Test Leads are the good wires. The tool wires. The jumper wires with alligator clips. I've owned and used these particular wires for 40 years. (Yes, my middle names used to be Radio and Shack.) They carry any kind of electrical current or signal from points A to B when you don't have the proper adaptor or you just want a temporary connection. Yes, it is possible to melt them, cut them up in the fan blades of the car, or get shocked using them. I've done all that, and more. I bought the same kind again. So they are my partners and friends. The wires on the left are alternate leads for my Fluke voltmeter and other testers. The main leads are connected to the testers, of course.

I have lots more wires. I've spared you the boredom of all the voltage adaptors, converters, phone chargers, etc. etc. They accumulate - I don't collect them. And I don't mind throwing out one or two.

I'm excluding TV wiring, coaxial, HDMI, optical, etc. Not that I don't have some of those cables, but I don't care about TV very much, and as a result I really don't care much about those signal carriers. Besides, they're all used up on the entertainment center, which has a door behind it so I needn't get on my knees and climb around while messing around with my wires.

Do I have a collection of wires? Heck yes.

PS - I've got to put all my wires away now - but you can go here and read more.

Thursday, February 9, 2012

Accumulation or Collection? Part III

My last few posts have asked if a consumable item (tea) could be the focus of a collection. I have concluded that consumables could be the focus of a collection, but not necessarily so. Plenty of consumable items are stockpiled / hoarded by some people, while collected by others. Full definitions of what I mean by each of these words will have to come later.

Today I want to address the concept that a collection can consist of usable, not just observable, items. By observable I  mean enjoyed using all the senses, not just viewing or listening.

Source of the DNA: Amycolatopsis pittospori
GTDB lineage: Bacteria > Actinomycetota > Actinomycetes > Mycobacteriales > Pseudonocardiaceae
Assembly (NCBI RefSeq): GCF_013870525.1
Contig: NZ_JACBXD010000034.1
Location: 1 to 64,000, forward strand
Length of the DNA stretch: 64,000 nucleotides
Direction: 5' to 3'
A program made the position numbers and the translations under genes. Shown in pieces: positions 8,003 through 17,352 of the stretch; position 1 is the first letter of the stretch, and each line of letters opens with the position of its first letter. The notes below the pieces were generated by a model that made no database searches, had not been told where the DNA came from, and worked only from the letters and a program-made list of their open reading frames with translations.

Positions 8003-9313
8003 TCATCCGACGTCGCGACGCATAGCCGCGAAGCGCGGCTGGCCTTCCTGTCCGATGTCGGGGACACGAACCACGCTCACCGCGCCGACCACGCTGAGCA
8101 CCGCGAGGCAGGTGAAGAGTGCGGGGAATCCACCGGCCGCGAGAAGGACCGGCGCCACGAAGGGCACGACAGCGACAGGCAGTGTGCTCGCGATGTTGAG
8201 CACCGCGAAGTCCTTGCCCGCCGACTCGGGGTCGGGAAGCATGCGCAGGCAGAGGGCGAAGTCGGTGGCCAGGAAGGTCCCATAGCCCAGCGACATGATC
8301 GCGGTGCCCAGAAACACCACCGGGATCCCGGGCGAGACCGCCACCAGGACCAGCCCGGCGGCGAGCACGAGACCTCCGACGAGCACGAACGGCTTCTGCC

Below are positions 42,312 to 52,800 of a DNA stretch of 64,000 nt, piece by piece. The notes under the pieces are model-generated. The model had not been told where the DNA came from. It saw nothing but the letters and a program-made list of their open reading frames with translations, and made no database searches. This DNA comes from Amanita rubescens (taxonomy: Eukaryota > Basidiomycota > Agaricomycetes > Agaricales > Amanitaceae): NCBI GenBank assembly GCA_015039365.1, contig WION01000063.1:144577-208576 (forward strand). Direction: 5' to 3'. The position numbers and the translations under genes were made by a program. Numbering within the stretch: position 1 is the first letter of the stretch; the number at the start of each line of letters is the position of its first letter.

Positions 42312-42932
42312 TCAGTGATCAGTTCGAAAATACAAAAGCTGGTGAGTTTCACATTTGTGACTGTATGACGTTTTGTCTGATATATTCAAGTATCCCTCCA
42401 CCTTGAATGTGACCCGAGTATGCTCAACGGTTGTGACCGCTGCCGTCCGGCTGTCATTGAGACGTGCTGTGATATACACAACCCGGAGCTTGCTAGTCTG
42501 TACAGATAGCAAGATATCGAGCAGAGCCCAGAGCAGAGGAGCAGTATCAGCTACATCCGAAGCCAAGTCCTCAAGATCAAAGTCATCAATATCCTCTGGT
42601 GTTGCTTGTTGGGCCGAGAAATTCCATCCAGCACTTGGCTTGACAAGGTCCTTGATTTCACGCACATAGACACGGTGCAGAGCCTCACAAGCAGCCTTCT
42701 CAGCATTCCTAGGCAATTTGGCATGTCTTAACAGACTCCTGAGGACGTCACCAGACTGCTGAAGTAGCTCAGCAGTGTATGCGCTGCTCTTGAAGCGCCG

What has led me to this? My oriental rugs. We have about 25 woven, knotted and tied fabric items. I say "about 25" because what constitutes a "rug" depends on your definition. For more details, check this Wikipedia article on Persian carpets.

How is our collection usable? They are on the floor, or walls. We walk on them, sit on them, store things within them, and look at them. We curl our toes in them, we stroke them, we brush cat hair off of them. Periodically we take them out on the driveway and vacuum them on both sides. Occasionally we send them off for cleaning. [click any image to enlarge]

It's difficult to convey the totality of the impressions that a house full of rugs can give you - an exotic feel, a sense of luxury, comfort underfoot, a faint smell, a kaleidoscope feeling of color and pattern and shiny / matte reflection and texture ...

As I contemplate the rugs and other weavings, I lament my inability to remember all their names and origins. I can tell you where I bought the rugs, and from whom, and even how much I paid for some of them. But I can no longer articulate the village or style in which they were made, or the meaning of the patterns. I do have the resources - this shelf full of books plus another group of articles and receipts. But there are so many other things to collect, and so little time!

I believe this happens to other collectors too - we simply can't keep track of a collection from 20 years ago with all the details that were so important then. Especially since we have used up brain cells on other, newer, more exciting pursuits. But we can still enjoy and describe this collection aesthetically (if not intellectually) and communally with others.

Tuesday, February 7, 2012

Accumulation or Collection? Part II

I'm pursuing the distinction between an accumulation of things versus collection with a theme. In my last post, I established 10 guidelines for my collections.